Ozempic, the “worst kept secret in Hollywood,” has become increasingly popular due to its weight loss results—hyped even by billionaire Elon Musk—causing a shortage, even though it’s really meant for use in patients with type two diabetics.
Ozempic (known generically as semaglutide) is an injection used to lower blood sugar and hemoglobin A1C (the part of red blood cells with glucose attached) in type two diabetics; low A1C levels decrease diabetes complications like stroke, high blood pressure and blindness.
Manufactured by Novo Nordisk, the drug is a glucagon-like peptide-1 (GLP-1) receptor antagonist (a class of drugs used to treat diabetes) that was first approved for use in type two diabetics in 2017.
To lower blood sugar and A1C, the drug reacts with the body in three ways by helping the pancreas produce more insulin when blood sugar is high, slowing down the process of food leaving the stomach and stopping the liver from making and releasing too much sugar.
It’s meant to be injected once weekly in either the thigh, stomach or upper arm, with or without meals at any time of day, and patients typically start out taking a dose of 0.25 mg, though after four weeks it’s bumped up to 0.5 mg and then up to 1 mg if “more glycemic control is needed.”
Out of the more than 37 million Americans with diabetes, the vast majority—between 90% to 95%— have type two diabetes, according to the Centers for Disease Control and Prevention.
One of the side effects of Ozempic is weight loss, so some doctors have been prescribing the drug as an off-label use (the unapproved use of an approved drug) for weight loss in those without diabetes—Ozempic has not been approved by the FDA as a weight loss drug.
A study published in The New England Journal of Medicine found those who took Ozempic for 68 weeks, paired with a reduced calorie diet and a more active lifestyle saw an average change of body weight of 14.9% compared to a 2.4% change in the placebo group.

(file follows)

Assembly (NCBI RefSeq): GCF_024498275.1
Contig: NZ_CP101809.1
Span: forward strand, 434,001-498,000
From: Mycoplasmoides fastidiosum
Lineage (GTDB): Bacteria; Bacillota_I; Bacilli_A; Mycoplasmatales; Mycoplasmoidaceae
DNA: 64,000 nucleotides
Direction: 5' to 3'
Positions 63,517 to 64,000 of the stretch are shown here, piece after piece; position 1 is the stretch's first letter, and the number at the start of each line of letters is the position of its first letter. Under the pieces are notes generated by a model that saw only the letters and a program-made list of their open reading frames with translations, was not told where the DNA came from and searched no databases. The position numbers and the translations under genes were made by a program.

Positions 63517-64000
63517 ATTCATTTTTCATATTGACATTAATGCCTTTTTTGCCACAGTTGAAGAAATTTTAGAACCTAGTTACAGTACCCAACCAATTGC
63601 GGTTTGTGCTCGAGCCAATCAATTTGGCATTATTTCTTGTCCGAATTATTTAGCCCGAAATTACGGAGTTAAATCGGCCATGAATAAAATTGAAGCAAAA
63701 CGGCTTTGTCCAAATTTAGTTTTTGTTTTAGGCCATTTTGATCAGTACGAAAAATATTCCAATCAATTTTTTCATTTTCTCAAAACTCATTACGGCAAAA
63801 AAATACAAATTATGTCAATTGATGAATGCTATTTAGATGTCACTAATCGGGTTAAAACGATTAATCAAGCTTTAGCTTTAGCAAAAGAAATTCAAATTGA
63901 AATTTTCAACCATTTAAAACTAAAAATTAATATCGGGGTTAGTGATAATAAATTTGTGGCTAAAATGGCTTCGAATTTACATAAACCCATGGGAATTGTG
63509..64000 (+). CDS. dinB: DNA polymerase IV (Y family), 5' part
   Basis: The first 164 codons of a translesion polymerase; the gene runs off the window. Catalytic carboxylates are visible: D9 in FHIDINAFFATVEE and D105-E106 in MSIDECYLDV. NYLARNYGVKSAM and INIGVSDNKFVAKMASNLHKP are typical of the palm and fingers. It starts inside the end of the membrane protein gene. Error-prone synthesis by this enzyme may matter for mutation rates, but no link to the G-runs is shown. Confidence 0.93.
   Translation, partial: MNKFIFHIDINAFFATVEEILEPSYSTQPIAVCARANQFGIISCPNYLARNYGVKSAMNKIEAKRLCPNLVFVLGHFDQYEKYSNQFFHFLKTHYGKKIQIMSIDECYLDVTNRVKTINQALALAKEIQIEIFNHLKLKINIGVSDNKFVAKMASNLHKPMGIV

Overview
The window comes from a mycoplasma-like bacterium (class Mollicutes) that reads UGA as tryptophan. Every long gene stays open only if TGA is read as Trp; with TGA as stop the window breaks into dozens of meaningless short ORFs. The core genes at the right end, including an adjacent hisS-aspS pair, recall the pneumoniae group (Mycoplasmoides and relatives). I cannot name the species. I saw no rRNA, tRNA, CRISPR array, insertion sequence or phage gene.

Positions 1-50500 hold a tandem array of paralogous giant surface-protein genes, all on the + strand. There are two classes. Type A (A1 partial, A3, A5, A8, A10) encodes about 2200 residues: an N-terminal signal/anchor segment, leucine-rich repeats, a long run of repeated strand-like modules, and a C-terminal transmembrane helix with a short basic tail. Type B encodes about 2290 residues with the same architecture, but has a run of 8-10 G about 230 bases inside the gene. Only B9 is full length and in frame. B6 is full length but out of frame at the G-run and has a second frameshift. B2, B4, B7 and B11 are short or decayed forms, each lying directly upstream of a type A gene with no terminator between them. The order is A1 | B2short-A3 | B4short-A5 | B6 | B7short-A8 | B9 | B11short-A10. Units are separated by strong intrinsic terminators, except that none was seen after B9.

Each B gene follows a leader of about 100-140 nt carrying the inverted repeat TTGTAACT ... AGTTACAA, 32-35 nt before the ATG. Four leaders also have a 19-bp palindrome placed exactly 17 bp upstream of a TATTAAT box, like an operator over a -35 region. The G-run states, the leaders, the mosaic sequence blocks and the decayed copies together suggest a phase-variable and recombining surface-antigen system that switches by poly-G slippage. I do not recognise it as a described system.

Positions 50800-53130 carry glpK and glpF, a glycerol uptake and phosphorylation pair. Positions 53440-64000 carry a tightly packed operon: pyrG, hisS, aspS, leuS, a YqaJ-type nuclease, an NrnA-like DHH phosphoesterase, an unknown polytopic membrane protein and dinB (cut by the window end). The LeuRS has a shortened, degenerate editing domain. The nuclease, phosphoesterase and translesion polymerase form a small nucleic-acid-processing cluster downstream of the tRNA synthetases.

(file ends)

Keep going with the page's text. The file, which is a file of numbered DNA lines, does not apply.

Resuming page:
These findings have caused both obese people and those slightly overweight to request Ozempic prescriptions from their doctors.
Although Ozempic isn’t approved for weight loss, Wegovy, a higher-dose version of Ozempic, was approved for weight loss by the U.S. Food and Drug Administration in 2021 for obese or overweight adults with at least one weight-related condition like diabetes or high blood pressure.
Wegovy and Ozempic are both listed by the FDA as two of almost 200 medications in a supply shortage, their recent rise in popularity for weight loss is believed to be the reason for their shortage. Francisco Prieto, a California-based physician told the Los Angeles Times that due to the shortage, his patients who take Ozempic have to “call multiple pharmacies and drive around town to see if it’s in stock,” with some still not being able to fill their prescriptions.
According to the chief of clinical nutrition at the David Geffen School of Medicine at UCLA, Dr. Zhaoping Li, people should be wary of using diabetes drugs for weight loss. “The issue is that this is one of the tools in our box, it is not the end-all,” she told Variety. “The longest study done on these injections was conducted over less than two years. A lot of questions have not been answered.”
Some of the most common side effects that Ozempic causes are nausea, diarrhea, constipation and stomach pain. However, more serious side effects may occur, like possible thyroid tumors and cancer. According to Novo Nordisk, if someone takes the drug and feels a shortness of breath, a lump or swelling in the neck, trouble swallowing or hoarseness, they should contact their primary care doctor.
Ozempic and other diabetes drugs like Mounjaro have made their way around Hollywood, with different celebrities and influencers boosting their weight loss as a result of the drugs. For example, when someone pointed out Elon Musk’s weight loss on Twitter in October, Musk responded that he achieved the look through fasting “and Wegovy.” His comment was met with a mixture of praise and criticism, with someone bringing up the drug shortages, claiming Musk didn’t “need it for weight loss, diabetics ACTUALLY need it.” According to Variety, the drugs have “devotees from every corner of the industry,” with actors, executives and agents alike glorifying them on Signal, an encrypted instant messaging service used to hold confidential conversations. Even just speculation is enough to draw controversy, and hashtag #ozempic has over 350 million views on TikTok. Thousands of videos are posted with the hashtag with people sharing their weight loss journeys and before and after pictures, with some attributing the drug’s rise in popularity on the app to its supply shortage.
What Is Ozempic and Why Is It Getting So Much Attention? (New York Times)